FAIR LAWN, N.J., Jan. 16, 2015 /PRNewswire/ -- Terrorism, smuggling, product diversion, counterfeiting, and supply chain interruption threaten the safety, reputation and bottom line of any company that depends on global trade.
Since 9/11, there have been hundreds of attempts by terrorist organizations to penetrate the supply chain. In light of recent geopolitical events, many experts expect this risk to remain extremely high.
Cargo theft worldwide is estimated to cost businesses as much as $60 billion per year, which includes the expense of the missing product, efforts to recover the goods, as well as increased insurance premiums, litigation and customer loss.
"Terrorist cells, drug cartels, and other organized crime groups are all targeting the commercial supply chain. Relying on antiquated or ineffective safeguards is why many companies have been victimized. Not utilizing the very best asset protection practices and security technology significantly increases this risk," explains Barry Brandman. "I'll be discussing tried and proven strategies and tactics that have enabled companies to significantly mitigate these risks and keep their supply chains moving in a secure, cost-effective manner."
About Barry Brandman:
Barry Brandman is the CEO of Danbee Investigations (http://www.danbeeinvestigations.com), an organization that works with hundreds of domestic and international firms, including many global manufacturers, distributors and transportation companies. Danbee Investigations specializes in security problems that directly threaten profitability and sustainability, such as product loss, terrorism, smuggling, sabotage, cyber crime, counterfeiting and diversion.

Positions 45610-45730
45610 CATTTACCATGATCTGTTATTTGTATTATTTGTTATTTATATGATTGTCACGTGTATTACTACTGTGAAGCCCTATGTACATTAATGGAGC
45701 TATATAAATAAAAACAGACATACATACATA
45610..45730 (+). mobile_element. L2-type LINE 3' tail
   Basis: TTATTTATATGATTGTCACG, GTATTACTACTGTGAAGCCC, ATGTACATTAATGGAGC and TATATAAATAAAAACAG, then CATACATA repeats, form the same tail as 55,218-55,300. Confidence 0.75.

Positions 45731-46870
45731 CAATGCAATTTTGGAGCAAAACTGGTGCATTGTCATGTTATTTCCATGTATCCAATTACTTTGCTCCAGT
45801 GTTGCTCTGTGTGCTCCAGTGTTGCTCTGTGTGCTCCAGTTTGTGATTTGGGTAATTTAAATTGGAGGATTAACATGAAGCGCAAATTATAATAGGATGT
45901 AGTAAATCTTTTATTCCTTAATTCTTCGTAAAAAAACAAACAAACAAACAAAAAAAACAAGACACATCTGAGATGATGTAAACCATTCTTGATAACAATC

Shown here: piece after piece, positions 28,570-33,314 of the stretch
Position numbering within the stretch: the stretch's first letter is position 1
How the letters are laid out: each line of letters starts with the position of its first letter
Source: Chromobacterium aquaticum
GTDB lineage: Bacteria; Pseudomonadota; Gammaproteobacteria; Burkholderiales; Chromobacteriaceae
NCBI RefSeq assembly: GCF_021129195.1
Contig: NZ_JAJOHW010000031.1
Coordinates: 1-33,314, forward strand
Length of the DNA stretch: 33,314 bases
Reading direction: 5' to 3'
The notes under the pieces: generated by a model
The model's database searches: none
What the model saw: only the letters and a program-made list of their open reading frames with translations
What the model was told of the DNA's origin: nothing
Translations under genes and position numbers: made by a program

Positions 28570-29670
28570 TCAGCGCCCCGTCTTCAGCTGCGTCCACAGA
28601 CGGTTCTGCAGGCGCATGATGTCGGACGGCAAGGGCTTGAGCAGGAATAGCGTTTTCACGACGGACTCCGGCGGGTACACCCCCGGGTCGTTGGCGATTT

Barry is the author of two security manuals, has appeared on network television and been interviewed by publications such as USA Today, Forbes, Global Logistics & Supply Chain Strategies, and the Journal of Commerce. He has also served as a consultant for the U.S. Department of Homeland Security.
Barry has been a speaker for organizations such as U.S. Customs & Border Protection, the Council of Supply Chain Management Professionals, the Supply Chain Integrity & Risk Forum, the Foreign Trade Association, the FDA Pharmaceutical Supply Chain Conference, and the National Retail Federation.
The American Association of Exporters & Importers is the premier trade organization representing those immediately engaged in and directly impacted by the developments pertaining to international trade.
AAEI advocates on behalf of U.S. companies on trade policy issues before the U.S. Congress, trade compliance practices and operations before Executive Agencies, and multi-lateral organizations including the World Trade Organization and the World Customs Organization.
SOURCE Barry Brandman